- Pericardium
- Pleurae
- Peritoneum

39

What do serous membranes consist of?

- Simple squamous epithelium (mesothelium) which secretes a lubricating fluid into the cavity between the 2 layers
- Thin layer of connective tissue which contains neurovascular structures

40

What layers are in the gut?

- Mucosa
- Submucosa
- Muscularis external
- Serosa

41

What is the mucosa layer made up of?

- Epithelium
- Lamina propria
- Muscularis Mucosae

42

What does the Submucosa layer consist of?

- Connective tissue
- Glands
- Arteries and veins
- Nerves

43

What does the Muscularis externa of the gut wall consist of?

- 2 layer of smooth muscle: internal circular layer, outer longitudinal layer

44

What layers are in the oesophagus?

- Mucosa
- Submucosa
- Muscularis externa
- Adventitia

45

What layers are in the stomach?

- Gastric mucosa in rugae
- Muscularis Mucosae
- Submucosa
- Muscularis externa

46

How is the gastric mucosa different to normal mucosa?

- Secretes acid, digestive enzymes and gastric hormone
-Arranged in rugae - folded in longitudinal ridges in empty crease

47

What does the Muscularis externa in the stomach consist of?

- 3 layers of smooth muscle: oblique, circular and longitudinal

48

What layers are in the jejunum?

- Jejunal mucosa ) Arranged in plicae circularaes: circular folds of
- Submucosa ) mucosa and Submucosa projected into gut lumen
- Muscularis externa (2 layers)

49

What layers are in the large intestine (colon)?

- Mucosa (containing crypts of Lieberkühn and payer's patches)
- Submucosa
- Musculais externa

50

What are the layers in the trachea?

- Epithelium
- Lamina Propria
- Smooth muscle (with glands)
- C-shaped Hyaline cartilage
- Adventitia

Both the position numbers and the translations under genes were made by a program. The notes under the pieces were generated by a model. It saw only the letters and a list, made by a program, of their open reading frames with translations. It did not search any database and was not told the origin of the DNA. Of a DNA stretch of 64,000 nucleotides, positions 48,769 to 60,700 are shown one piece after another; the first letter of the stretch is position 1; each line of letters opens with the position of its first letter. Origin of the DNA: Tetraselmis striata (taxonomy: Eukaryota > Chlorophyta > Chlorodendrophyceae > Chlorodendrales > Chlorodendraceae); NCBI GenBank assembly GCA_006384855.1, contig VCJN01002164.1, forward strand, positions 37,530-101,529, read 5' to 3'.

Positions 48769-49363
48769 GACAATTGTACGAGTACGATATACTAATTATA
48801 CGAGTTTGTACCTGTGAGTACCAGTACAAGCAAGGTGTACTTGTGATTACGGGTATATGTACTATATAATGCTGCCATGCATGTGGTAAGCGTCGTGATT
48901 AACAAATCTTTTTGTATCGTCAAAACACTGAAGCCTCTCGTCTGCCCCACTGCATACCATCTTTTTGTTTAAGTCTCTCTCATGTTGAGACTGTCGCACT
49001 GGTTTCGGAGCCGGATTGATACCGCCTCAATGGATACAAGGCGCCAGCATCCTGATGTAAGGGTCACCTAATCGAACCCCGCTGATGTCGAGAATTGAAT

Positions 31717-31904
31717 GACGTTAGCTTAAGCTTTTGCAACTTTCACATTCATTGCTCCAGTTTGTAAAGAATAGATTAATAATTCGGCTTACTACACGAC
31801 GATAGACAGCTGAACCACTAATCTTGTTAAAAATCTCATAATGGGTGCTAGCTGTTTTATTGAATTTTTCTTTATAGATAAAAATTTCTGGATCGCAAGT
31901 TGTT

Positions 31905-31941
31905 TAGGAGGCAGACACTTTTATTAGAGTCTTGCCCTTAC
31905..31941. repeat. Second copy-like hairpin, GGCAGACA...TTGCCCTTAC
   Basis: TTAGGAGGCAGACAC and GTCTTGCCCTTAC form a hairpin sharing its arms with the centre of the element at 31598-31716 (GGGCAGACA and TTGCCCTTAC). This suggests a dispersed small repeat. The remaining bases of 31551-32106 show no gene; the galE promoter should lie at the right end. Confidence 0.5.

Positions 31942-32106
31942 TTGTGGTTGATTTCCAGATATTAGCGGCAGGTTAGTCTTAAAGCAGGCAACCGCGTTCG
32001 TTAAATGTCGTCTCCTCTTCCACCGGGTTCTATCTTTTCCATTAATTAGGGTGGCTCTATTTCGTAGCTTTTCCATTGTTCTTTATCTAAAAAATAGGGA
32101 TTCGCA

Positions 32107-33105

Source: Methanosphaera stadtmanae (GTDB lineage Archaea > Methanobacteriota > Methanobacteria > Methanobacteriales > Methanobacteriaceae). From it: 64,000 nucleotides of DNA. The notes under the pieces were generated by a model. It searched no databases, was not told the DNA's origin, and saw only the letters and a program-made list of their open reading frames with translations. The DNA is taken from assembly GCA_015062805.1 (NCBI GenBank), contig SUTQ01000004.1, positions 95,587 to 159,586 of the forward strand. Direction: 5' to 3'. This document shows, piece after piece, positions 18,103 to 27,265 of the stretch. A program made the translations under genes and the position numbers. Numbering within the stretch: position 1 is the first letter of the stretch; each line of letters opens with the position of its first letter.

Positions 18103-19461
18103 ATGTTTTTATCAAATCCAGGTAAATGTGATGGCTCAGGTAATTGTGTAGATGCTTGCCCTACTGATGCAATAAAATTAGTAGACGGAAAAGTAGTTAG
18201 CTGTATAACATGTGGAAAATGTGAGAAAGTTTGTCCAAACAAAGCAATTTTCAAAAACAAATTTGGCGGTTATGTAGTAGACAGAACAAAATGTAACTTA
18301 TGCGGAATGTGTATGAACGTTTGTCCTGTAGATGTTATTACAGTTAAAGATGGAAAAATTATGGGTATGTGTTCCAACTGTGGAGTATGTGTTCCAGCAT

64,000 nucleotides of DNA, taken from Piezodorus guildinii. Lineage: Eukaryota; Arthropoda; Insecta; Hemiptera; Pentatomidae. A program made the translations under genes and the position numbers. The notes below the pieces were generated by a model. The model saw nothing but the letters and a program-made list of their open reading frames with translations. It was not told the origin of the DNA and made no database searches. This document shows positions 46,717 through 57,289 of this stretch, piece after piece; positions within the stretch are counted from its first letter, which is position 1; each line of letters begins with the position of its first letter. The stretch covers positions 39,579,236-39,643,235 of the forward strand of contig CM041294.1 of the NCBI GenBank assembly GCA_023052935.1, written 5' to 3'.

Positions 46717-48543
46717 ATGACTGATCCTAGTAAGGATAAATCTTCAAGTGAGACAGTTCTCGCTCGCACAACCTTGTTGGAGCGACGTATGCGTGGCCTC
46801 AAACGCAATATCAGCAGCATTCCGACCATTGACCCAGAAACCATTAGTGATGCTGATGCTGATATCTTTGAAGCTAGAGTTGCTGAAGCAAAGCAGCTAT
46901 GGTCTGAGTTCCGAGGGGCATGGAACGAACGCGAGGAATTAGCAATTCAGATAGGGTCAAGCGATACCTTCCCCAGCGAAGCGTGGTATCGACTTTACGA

51

What are the layers in the bronchus?

- Epithelium
- Smooth muscle
- Submucosa (with glands)
- Crescent shaped Cartilage

52

What are the layers in a bronchilole?

- Epithelium
- Smooth muscle
- Alveoli

53

What makes up alveoli?

- Type 1 squamous cells - with capillaries and allow gaseous exchange
- Type 2 cuboidal cells - produce surfactant
- Macrophages line alveolar surface
- Are surrounded by a basket work of capillaries and elastic fibres

54

What layers are in the ureter?

- Transitional epithelium
- Fibroelastic Lamina propria
- Circular Muscularis externa

55

What layers are in the bladder?

- Transitional epithelium (Impermeable to urine because of thick plasma membrane and tight intercellular junctions)
- Smooth muscle
- Musularis externa (3 interwoven layers)

56

What layers are in the urethra?

- Transitional epithelium
- Lamina propria
- Muscularis externa (2 layers: circular and longitudinal)
- Adventitia

57

Give an example of a simple tubular gland

- Intestinal glands

59

Give an example of a simple coiled tubular gland

- Merocrine sweat glands

61

- Give examples of simple branched tubular glands

- Gastric glands
- Mucous glands of the tongue, oesophagus and duodenum

63

Give an example of simple branched alveolar glands

- Sebaceous glands

63

Give examples of compound tubular glands

- Mucous glands in mouth
- Bulbourethral glands in male reproductive system
- Testes (seminiferous tubules)

63

Give an example of compound alveolar glands

- Mammary glands

63

Give examples of compunction tubuloacinar glands

- Salivary glands
- Glands of respiratory passages
- Pancreas